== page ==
Some have argued otherwise, but it's hard to ignore the fact that the team started on its downward slide almost immediately after the trade deadline. Coincidence? Nobody can say for sure. Any trade deadline is going to be a no-win situation for a gm, because, no matter what he does, if the team doesn't succeed, he's going to get blamed for it. But Gene Collier did bring up a good point the other day in his column in the Post Gazette: When a team acquires veteran players like Hunter Pence and Carlos Beltran, if those players fail, it's on the players because they have a proven track record. However, when guys like Snider and Sanchez don't prove to be the difference makers for the team that acquires them, it's a poor reflection on the general manager, field manager and scouting department.

Some might say, "well, the asking price for a Pence and a Victorino was way to high for a team like Pittsburgh." I agree with that. But if you have no intentions of mortgaging your future to acquire guys like that, why not just stick with what you already have? I would have been happy had Huntington stopped making deals after the Rodriguez trade. For my money, that was enough of a gesture to the clubhouse that the team was serious about making a postseason run. However, I think messing with the Major League roster and essentially acquiring reclamation projects was a poor message to send.

But that's a debate for another day. Fans have opinions about that on both sides of the scale, and it will no doubt be debated all offseason.

The only thing I know right now is that I feel like someone woke me up from a great dream. The eternal optimists out there have said that, when you look at the big picture, what the Pirates have done this season is a sign of improvement. Really? Why doesn't it feel that way?

We know very little about what this Pirates team will be like next season, and it shouldn't be that way. A young team is supposed to show progress as the season goes along, and at some point, and if it really has figured things out, it should be on the ascend at the end of the year.

Some might say that the Pirates 40-20 stretch earlier in the summer is a good sign for the future. Oh yeah, well, what does that make their current 14-33 stretch? Which one is the more accurate barometer? And don't give me the "regression to the mean" argument. Good baseball teams don't regress to the mean. And not too many good baseball teams have stretches where they're 20 games over .500 and and 20 games under .500 during the same season.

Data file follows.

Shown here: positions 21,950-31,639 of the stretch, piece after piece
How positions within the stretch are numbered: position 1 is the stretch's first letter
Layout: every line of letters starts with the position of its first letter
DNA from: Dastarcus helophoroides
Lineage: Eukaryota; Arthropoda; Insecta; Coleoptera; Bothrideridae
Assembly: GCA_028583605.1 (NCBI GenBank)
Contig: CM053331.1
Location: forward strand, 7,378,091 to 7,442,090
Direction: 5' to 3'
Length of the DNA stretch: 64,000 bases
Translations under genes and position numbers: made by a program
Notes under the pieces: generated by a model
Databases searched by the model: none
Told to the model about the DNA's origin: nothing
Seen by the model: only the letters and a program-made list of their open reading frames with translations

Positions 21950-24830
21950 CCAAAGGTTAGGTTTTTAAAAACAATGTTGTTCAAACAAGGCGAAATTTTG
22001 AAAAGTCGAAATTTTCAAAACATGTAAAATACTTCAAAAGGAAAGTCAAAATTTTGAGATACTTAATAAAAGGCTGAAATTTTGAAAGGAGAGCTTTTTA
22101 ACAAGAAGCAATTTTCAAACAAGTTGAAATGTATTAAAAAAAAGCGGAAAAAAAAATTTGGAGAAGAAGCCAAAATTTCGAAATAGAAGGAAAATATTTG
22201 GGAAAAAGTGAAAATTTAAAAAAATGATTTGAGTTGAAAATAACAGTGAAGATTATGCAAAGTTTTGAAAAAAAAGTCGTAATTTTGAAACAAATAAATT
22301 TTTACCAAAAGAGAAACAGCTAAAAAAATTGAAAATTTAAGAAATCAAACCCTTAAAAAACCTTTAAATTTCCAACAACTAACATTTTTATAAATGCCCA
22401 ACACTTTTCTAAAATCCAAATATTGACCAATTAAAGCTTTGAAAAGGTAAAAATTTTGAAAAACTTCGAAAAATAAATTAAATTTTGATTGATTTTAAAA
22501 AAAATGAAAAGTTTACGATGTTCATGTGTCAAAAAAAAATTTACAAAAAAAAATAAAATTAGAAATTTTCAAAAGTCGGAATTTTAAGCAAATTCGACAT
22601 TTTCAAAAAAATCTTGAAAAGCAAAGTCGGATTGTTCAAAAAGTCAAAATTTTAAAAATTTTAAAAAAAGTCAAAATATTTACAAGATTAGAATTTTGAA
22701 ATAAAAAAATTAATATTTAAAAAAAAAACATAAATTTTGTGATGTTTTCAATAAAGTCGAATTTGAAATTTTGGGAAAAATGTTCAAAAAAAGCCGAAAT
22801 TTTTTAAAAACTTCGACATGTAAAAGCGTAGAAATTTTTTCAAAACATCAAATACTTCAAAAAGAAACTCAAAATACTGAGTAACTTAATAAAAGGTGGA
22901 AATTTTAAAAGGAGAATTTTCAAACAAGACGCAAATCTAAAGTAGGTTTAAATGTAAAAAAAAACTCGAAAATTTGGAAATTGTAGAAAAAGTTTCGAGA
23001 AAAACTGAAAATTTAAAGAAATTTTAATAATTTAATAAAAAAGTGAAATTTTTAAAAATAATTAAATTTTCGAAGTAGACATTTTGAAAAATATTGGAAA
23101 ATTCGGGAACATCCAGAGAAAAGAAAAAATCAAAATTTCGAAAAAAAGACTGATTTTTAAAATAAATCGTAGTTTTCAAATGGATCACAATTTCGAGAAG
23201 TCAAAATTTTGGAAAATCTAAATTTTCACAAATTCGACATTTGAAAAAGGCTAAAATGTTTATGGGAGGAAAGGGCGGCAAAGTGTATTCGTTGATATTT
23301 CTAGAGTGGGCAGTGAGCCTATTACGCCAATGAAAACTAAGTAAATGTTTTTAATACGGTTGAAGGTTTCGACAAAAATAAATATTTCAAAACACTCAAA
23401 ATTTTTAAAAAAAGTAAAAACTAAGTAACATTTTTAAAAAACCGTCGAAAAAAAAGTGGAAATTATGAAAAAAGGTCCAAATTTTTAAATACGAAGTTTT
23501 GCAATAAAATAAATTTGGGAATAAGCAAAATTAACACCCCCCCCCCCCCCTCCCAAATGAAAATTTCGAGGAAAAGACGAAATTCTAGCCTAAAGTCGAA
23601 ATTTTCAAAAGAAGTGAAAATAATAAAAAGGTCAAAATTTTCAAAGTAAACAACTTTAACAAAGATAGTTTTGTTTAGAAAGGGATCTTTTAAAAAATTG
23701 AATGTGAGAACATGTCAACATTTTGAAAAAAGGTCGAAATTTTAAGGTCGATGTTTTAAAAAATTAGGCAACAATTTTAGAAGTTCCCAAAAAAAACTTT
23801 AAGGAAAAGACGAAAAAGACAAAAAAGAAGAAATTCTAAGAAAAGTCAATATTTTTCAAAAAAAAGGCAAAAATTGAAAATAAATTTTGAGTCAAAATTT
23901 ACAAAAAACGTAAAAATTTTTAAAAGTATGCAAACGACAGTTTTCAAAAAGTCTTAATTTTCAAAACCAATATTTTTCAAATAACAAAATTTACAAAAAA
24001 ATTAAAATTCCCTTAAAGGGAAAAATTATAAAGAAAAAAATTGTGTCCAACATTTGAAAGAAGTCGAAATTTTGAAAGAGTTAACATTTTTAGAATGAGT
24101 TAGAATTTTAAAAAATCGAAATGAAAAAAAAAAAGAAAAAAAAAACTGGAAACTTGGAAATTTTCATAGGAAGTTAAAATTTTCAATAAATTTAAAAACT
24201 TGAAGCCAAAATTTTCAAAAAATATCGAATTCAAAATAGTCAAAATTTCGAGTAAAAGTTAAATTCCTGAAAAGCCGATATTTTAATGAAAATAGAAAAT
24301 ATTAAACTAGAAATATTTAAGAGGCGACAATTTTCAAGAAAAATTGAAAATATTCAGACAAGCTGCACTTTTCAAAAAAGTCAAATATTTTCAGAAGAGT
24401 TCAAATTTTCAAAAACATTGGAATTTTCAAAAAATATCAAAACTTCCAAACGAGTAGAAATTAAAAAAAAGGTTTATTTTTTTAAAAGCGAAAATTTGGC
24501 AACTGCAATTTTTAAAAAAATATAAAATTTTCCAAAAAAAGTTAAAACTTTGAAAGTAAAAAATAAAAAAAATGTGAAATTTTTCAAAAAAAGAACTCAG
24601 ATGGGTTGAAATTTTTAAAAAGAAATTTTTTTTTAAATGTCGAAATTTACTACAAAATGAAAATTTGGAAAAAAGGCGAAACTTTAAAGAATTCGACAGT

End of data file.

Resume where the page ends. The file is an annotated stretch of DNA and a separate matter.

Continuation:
All we know right now is that James McDonald has struggled mightily down the stretch for a second straight season, and Jeff Karstens can't seem to stay healthy. And because of those things, and because the offseason signing of Erik Bedard was an out-and-out failure, Jeff Locke and Kyle Mcpherson have had to take the mound in September. Anyone have a general idea of what next year's pitching staff will look like and if it will actually be productive? I don't.

All we know about the offense is that Andrew McCutchen is good, but he also seems to decline in the second half of seasons. We also know that Pedro Alvarez has a tremendous amount of power, but it doesn't seem to be consistent enough to carry a team throughout an entire season. We do know that the Pirates hitters strike out an awful lot and haven't improved in that regard at all. Will it magically improve next season?

After such a promising start, the Pirates have regressed to the point where their front office is, once again, the butt of jokes because of weird emails and because of their minor league training methods.

The jokes and the poor PR are probably a little over-blown, and if this team was nearing a winning season and postseason berth, that email from Pirates assistant gm Kyle Stark would probably be applauded. Instead, it's seen as insane ramblings from a man who probably isn't qualified for the position he holds.

For a 20th straight season, I feel bad again. I was wearing a Pirates t-shirt yesterday, and an elderly man shouted, "You have a lot of guts wearing that shirt. I had big plans for those guys this year." I said, "me too."

I think we all did.

This is a FanPost and does not necessarily reflect the views of the managing editor (Charlie) or SB Nation. FanPosts are written by Bucs Dugout readers.